2022 Healthy Streets Scorecard results
Ealing sits in 19th place out of the 33 London boroughs. It has a high pedestrian casualty rate and a low cycling rate, with just 3% of residents cycling five times per week.
It sits in the mid-table for almost all other metrics, scoring well only on 20 mph speed limit coverage for an outer London borough, with 88% of streets 20 mph. Local campaigners would like the Council to do more to enforce this speed limit to reduce road danger.
There is a huge amount for Ealing to do. Following the removal of most of its Low Traffic Neighbourhoods (LTNs) (credit is due for the installation of the Deans Montague LTN, the small part of LTN21 that was put back), it needs to now get the LTN programme started again. With only three new LTNs in four years, the pace of change is too slow.
It is encouraging that Ealing is installing the Southall to Hanwell protected cycle track, although it’s noted that it’s not being built to plan. In addition, Uxbridge Road has a small section of cycle lanes with wands, but the lack of enforcement of this designated lane massively reduces its usability and the perception of safety. There has been no increase in total protected cycle track in the previous 4 years, which is in contrast to neighbour Hounslow.
In summary, Ealing needs to get going on a high-quality LTN programme, supported by more cycle tracks and Controlled Parking Zones (CPZ). CPZ coverage in Ealing is just 35% (compared to five boroughs with 100% coverage). Encouragingly, Ealing has moved up from 30th to 18th position for the proportion of schools on School Streets, which now sits at 14%. School Streets are therefore an area where Ealing has made some progress and can build on. Once the School Streets scheme is bedded-in the Council should review the schemes to ensure the coverage of each school’s scheme extends far enough to be considered worthwhile.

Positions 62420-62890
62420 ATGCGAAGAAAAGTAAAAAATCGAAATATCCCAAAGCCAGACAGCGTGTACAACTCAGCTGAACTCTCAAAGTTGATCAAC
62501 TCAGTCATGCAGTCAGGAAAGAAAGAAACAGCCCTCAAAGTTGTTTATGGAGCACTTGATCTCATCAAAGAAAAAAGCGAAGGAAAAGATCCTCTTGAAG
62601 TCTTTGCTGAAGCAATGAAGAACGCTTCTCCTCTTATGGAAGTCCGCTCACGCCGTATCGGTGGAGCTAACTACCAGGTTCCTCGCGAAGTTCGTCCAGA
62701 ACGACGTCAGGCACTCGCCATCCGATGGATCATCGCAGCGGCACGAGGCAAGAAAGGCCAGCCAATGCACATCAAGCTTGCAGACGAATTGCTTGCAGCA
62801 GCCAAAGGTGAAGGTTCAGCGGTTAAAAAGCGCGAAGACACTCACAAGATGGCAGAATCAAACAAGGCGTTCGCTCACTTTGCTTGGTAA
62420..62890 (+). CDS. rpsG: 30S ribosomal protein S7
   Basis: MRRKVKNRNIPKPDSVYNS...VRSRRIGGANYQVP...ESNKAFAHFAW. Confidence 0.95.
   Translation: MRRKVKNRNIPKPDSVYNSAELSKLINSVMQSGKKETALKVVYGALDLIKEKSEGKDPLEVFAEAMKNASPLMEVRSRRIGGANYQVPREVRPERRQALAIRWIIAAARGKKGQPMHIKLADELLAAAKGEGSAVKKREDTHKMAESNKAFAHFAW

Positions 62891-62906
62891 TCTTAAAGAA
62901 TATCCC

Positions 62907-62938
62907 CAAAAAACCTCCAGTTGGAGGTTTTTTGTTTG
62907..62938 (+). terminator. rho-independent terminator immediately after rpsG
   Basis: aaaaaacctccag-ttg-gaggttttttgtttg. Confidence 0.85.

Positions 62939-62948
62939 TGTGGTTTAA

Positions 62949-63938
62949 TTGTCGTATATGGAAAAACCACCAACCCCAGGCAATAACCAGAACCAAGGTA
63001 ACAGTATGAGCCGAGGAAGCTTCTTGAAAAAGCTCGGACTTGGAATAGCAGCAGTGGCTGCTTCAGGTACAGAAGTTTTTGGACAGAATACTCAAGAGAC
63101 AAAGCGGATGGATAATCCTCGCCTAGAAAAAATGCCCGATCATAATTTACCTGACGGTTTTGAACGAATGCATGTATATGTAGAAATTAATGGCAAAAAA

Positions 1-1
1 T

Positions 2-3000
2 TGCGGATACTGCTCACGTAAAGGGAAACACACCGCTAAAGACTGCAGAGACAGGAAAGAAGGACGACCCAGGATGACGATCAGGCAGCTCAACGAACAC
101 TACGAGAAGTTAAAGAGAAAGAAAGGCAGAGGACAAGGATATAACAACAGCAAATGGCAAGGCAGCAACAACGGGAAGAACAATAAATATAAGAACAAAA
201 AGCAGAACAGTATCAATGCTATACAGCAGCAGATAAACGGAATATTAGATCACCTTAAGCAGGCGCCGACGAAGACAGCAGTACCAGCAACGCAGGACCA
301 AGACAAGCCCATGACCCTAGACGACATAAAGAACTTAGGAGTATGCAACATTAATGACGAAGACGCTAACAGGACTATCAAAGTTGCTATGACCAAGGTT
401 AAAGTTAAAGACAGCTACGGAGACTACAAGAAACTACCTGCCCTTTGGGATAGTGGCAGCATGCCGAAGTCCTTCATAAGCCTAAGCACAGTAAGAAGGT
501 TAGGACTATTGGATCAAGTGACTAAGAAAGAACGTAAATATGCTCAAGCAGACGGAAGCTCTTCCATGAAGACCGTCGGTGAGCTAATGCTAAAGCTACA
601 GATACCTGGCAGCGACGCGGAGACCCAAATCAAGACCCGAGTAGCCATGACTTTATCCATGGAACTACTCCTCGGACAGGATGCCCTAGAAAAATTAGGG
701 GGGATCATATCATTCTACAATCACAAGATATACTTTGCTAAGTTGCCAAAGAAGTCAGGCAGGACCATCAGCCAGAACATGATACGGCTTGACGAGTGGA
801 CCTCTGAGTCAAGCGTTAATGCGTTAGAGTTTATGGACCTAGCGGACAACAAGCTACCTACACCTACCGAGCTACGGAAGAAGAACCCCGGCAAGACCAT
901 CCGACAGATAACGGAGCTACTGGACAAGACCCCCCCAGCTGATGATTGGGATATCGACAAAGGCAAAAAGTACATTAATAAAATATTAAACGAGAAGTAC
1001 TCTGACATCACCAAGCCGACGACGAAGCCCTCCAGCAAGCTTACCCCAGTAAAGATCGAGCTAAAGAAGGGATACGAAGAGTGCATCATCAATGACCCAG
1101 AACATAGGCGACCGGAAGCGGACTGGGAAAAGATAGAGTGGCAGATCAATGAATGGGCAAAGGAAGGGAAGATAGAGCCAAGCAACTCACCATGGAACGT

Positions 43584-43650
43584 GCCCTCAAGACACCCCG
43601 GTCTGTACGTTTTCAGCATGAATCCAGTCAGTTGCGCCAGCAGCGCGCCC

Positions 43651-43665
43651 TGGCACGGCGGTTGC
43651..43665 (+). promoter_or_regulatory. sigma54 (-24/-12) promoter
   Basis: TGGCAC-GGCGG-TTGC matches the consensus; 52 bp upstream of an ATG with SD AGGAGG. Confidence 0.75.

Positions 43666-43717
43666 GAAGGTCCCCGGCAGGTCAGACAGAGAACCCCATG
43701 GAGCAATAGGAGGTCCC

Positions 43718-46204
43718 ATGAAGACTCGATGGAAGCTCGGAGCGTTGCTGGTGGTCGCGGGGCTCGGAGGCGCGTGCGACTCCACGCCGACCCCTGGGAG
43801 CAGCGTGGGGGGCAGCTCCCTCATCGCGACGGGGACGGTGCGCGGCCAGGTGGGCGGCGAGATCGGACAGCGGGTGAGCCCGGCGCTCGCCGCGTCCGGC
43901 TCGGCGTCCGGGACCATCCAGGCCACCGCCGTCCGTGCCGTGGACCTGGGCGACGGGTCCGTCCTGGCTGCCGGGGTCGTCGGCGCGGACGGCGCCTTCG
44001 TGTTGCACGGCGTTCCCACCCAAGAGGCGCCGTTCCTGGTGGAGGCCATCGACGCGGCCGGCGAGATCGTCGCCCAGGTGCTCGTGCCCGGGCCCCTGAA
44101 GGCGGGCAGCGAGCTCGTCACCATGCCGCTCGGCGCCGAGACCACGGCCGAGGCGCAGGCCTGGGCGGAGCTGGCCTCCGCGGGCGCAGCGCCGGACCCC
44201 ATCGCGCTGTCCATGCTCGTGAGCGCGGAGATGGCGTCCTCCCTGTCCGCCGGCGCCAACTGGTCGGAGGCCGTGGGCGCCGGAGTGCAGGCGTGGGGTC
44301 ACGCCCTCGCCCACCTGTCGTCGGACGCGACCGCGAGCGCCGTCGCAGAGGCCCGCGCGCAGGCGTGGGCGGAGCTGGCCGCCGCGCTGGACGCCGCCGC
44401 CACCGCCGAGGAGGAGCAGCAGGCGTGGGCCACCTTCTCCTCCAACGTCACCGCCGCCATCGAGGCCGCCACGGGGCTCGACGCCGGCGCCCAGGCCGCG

The Healthy Streets Scorecard combine scores for nine indicators to create an overall Healthy Streets score for each borough. See the graph below for 2022 results (includes 2019 – 2021 results for comparison). For more detail visit the London-wide overview of the 2022 results. You can also:
Scorecard (factored score) chart explained
In the chart above, each borough has been given a factored score. Factor scores are composite variables which provide information about a borough’s placement on a scale. Factor scores are given by F=XB, where X is the indicator normalised score for a borough and B is the factor score coefficient (or weight). Each indicator is weighted as 1, or 0.5 if there are two parts to one indicator, for example Modeshare has a weighting of 1, Active travel – walking has a weighting of 0.5 and Active travel – cycling has a weighting of 0.5. The borough’s total factored score is the sum of all indicator factored scores which is then factored to 10 (multiplied by the number of indicators/10) to give a value on the scale between zero and 10. We can then compare boroughs against each other on the scale.
Instructions for map (below)
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